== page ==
AUBURN — The percentage of the city's 11th-graders who scored at proficient levels for the SAT test in May was lower than state averages in four subject areas, data shared with the School Committee on Wednesday night showed.
But average scores for Auburn compared to state scores showed less of a difference.
On the bright side, Auburn's math scores showed improvement during the last three years, as did a group of low-scoring students, Shelly Mogul, curriculum coordinator for the School Department, said.
“We've closed the gap significantly in math and have made some progress,” Mogul said.
For the last three years, all 11th-graders in Maine have taken the SAT, a standardized test for college admission, as the annual assessment. The move to the tougher testing was to ensure all students graduate from high school ready for college.
In May, 44 percent of Auburn's 11th-graders scored at proficient levels in reading on the SAT, compared with the state average of 50 percent. In math 47 percent of Auburn students scored proficient, compared with the state average of 49 percent.
In writing the percentages were Auburn, 39 percent; the state average, 45 percent. And in science, Auburn, 36 percent; the state average 44 percent.
When looking at average scores, there was less of a difference. In reading, Auburn's average score was 1,140, compared to the state average of 1,142. In math, Auburn's average was the same as the state average, 1,142. In writing, Auburn was 1,138; the state 1,140. And in science, Auburn was 1,139, the state 1,141.
Auburn Superintendent Katy Grondin said she's pleased about math score improvements, but wants to see more progress.
Taking the SAT instead of other standardized tests means students need higher levels of courses completed to do well, she said. “The work the high school is doing is going to be reflective in the coming years. It takes time.”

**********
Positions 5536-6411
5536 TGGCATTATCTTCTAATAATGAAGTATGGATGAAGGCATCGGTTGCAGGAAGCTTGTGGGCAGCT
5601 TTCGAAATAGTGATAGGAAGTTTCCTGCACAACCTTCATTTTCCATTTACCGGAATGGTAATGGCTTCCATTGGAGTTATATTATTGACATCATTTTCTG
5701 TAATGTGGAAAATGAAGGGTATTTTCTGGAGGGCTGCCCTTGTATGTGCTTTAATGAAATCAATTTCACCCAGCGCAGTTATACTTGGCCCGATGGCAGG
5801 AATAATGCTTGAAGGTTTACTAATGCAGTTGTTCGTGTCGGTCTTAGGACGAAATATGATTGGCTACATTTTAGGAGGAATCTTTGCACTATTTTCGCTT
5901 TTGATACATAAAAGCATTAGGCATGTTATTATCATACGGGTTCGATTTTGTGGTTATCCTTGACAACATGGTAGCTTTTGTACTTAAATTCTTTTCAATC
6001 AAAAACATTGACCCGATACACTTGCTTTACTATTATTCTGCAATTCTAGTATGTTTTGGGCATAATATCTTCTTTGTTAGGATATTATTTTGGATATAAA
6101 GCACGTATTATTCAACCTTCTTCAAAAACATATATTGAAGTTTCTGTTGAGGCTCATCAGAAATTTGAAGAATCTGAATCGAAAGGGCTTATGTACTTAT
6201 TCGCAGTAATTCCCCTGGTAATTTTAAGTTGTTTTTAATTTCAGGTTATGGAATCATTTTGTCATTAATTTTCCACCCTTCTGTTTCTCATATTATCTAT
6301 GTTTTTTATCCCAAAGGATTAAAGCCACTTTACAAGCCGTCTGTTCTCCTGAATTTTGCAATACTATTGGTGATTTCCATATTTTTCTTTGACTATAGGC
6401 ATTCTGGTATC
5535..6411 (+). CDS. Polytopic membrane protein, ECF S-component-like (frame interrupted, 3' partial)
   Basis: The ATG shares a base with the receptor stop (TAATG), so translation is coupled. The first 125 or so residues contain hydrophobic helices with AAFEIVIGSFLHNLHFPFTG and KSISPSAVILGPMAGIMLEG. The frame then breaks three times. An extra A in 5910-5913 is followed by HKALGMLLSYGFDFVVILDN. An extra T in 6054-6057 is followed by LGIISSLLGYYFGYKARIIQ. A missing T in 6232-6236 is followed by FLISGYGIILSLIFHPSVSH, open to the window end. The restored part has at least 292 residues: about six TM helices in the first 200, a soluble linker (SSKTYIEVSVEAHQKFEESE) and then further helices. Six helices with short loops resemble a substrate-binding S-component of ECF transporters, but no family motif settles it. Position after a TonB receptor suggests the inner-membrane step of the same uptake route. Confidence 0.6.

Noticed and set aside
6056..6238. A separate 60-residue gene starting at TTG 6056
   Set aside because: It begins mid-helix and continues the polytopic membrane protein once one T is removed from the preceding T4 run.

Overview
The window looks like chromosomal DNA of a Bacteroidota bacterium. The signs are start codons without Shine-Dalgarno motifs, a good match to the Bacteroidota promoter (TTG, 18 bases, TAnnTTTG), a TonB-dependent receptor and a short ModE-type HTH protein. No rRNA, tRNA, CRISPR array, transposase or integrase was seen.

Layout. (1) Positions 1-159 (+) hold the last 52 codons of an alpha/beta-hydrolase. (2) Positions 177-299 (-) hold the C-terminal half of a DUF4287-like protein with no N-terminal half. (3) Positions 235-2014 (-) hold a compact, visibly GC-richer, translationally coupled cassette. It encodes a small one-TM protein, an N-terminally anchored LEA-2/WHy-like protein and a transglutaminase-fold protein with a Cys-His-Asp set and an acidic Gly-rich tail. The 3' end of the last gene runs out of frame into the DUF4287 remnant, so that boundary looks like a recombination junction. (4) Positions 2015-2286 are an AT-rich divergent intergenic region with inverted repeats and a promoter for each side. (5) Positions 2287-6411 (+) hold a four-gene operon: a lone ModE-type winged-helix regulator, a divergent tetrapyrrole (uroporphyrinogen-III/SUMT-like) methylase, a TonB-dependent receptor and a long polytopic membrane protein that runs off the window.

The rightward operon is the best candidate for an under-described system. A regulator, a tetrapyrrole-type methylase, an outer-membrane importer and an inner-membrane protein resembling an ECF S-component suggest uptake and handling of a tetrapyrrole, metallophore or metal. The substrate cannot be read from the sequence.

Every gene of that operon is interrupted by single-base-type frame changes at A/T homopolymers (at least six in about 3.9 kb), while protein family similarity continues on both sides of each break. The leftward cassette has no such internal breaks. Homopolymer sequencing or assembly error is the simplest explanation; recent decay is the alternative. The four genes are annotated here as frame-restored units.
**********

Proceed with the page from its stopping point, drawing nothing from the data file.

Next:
The high school has boosted work with freshmen to help more reach the higher benchmarks. “We know we need to do better,” Grondin said. “The staff is taking ownership of that, giving the kids the skills.”
One reason Auburn's percentages are below state averages is the city's demographics, Mogul said.
“We've had significant increases in free and reduced lunch population. Auburn has the second highest child poverty in the state. The demographics challenge us.”
Before recent high school reform at Edward Little, teaching has been traditional, Mogul said. “That model doesn't work for all kids.”
Changes to proficiency based learning, where students will be more in charge of their learning and teachers act more as facilitators, is hoped to boost student engagement and learning. That change is in the early stages, Grondin said.
So far 20 out of 80 Edward Little teachers have had proficiency based training and are using new learning methods in their classrooms.
Three of those teachers, science teacher Kim Finnetry, math teacher Val Ackley and English teacher Erik Gray, told School Committee members that students are responding with greater interest.
Gray said a lot of his freshmen “are struggling readers or nonreaders. I made it my mission this year to make them readers.” Student voice and student choice has become the mantra in his classes, Gray said. Encouraging students to read something they're interested in is helping more get engaged, he said.
SAT results categorize students in four areas: proficient with distinction, proficient, partially proficient and substantially below proficient.
Auburn has reduced its numbers in the lowest category, Mogul said. More Auburn students moved from substantially below proficient to partially proficient. “You don't see that in the overall proficiency percentages, but it's important data to look at.”
In the last three years the percentage in the lowest level improved from 28 to 22 percent in reading; 30 to 24 percent in writing; 41 to 33 percent in science; and 31 to 21 percent in math.
Math improvements were made by changing curriculum ensuring more students had math they'd encounter on the college test.
This year the high school has made math labs available during the day, offering more students extra help. Students are taking advantage of the labs, and teachers are energized by their interest, math teacher Val Ackley said.
In other business, Grondin said preliminary enrollment numbers show Auburn has gained 30 students compared to last year. In 2010-11 Auburn had 3,636 students. This year total enrollment is 3,666.
Official enrollment numbers will be taken on Oct. 1, the date schools must report the data to the state.